On the 5th January 1883, the new Roman Catholic School at Byermoor (pictured above, on the left with a current school photograph on the right) was formally opened. It was built at a cost of £1,600. One of the Benefactors was the Marquis of Bute. An average of 150 children attended School. In 1905, the School was enlarged to three classrooms and one large room, big enough to use for two classes. The Girls and Boys playgrounds (or yards), were divided by Sheds. In the Girls Shed, a stove was kept, where children brought their cans of tea, to be left to keep warm, along with their sandwiches. Children walked long distances to School in those days, some, from Sunniside, Andrews House, Marley Hill, Burnopfield, Leazes, Tanfield and Rowlands Gill.


Pictured on the left are Teachers of the 1940’s: Back Row Mr Frank Doran, Mr James Kehoe (Headmaster), Mr Eric Smith. Front Row: Miss Winifred Clark, Miss Clare Arnold, Father Austin Pickering (Parish Priest), Miss Alice Kehoe.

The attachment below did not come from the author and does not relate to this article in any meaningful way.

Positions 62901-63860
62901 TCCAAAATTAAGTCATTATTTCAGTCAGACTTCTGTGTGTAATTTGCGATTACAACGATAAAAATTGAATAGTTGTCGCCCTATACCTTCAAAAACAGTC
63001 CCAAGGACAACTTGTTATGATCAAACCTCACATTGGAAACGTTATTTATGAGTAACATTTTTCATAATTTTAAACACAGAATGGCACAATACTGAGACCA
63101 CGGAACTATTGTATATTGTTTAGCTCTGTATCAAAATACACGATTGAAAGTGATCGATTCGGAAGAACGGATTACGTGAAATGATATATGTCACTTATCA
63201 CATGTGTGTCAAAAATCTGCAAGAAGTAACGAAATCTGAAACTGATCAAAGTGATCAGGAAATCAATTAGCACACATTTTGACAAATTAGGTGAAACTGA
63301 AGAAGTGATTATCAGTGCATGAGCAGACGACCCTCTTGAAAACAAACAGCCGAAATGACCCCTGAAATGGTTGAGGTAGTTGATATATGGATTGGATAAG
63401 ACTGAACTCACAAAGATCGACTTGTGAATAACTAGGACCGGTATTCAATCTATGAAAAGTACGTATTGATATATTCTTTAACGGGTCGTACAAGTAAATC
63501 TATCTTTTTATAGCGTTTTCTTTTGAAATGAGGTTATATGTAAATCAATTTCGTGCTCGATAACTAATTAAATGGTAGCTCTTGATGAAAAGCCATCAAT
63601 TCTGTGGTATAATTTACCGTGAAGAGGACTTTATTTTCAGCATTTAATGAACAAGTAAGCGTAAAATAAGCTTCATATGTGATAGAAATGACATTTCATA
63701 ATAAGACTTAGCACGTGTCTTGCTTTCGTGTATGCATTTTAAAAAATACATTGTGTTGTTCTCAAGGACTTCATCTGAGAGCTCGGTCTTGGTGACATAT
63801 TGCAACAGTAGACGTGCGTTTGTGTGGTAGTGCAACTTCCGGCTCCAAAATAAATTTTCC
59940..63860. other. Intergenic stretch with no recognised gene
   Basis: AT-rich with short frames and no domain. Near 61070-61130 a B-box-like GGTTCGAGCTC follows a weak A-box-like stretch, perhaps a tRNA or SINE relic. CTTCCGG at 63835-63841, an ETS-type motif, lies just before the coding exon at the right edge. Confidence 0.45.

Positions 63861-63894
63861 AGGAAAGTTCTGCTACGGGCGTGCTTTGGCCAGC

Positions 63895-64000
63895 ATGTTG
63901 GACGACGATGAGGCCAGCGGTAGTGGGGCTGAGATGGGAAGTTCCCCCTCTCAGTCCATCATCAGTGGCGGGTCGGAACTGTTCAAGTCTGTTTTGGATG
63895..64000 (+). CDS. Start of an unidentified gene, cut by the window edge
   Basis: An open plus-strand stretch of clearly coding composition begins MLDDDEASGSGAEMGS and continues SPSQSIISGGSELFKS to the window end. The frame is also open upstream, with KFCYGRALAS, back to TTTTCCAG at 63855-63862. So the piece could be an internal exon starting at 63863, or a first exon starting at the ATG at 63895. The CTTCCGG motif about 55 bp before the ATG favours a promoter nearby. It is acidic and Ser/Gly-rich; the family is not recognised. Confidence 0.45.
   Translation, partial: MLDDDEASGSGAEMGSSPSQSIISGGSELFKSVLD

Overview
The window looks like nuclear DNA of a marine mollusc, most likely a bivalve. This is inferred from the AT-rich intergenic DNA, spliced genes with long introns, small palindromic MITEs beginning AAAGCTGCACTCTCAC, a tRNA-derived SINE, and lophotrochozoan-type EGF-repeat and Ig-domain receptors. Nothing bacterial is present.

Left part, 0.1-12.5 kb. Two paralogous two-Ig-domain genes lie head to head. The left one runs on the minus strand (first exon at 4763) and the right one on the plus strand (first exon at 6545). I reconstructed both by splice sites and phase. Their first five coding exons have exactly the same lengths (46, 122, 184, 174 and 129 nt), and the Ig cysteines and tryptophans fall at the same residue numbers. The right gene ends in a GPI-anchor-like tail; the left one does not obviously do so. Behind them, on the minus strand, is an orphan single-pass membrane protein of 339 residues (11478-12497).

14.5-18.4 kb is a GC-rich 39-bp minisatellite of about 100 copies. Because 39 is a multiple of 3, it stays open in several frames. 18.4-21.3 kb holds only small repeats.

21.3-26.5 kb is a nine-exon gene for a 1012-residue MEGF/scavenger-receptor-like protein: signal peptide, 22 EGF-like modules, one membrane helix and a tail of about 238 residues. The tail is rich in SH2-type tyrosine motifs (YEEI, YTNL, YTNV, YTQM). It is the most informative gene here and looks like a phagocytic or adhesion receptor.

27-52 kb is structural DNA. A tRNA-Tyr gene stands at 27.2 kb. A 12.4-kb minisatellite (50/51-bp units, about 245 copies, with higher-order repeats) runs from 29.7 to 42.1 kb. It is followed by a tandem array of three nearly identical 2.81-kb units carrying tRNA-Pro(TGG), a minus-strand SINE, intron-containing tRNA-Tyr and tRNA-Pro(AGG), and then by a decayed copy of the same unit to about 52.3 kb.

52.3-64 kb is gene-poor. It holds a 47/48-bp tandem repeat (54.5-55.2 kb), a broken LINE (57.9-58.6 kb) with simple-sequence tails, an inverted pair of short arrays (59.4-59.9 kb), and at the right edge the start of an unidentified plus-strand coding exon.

Life at School flourished, the children being given a good grounding in religious and academic studies, with lots of activities. School Concerts were very popular. From the 1920's the Girls attended weekly Cookery Classes at the Board School, Marley Hill and were given excellent tuition in the art of Domestic Science. The Boys attended weekly Woodwork Classes at the School in Burnopfield.


Pictured above on the left: Mr Nicholas Kelly with the football team of c1912, with pupil Tom Kehoe second from left.

Pictured on the right: A school team with Mr Matthew White.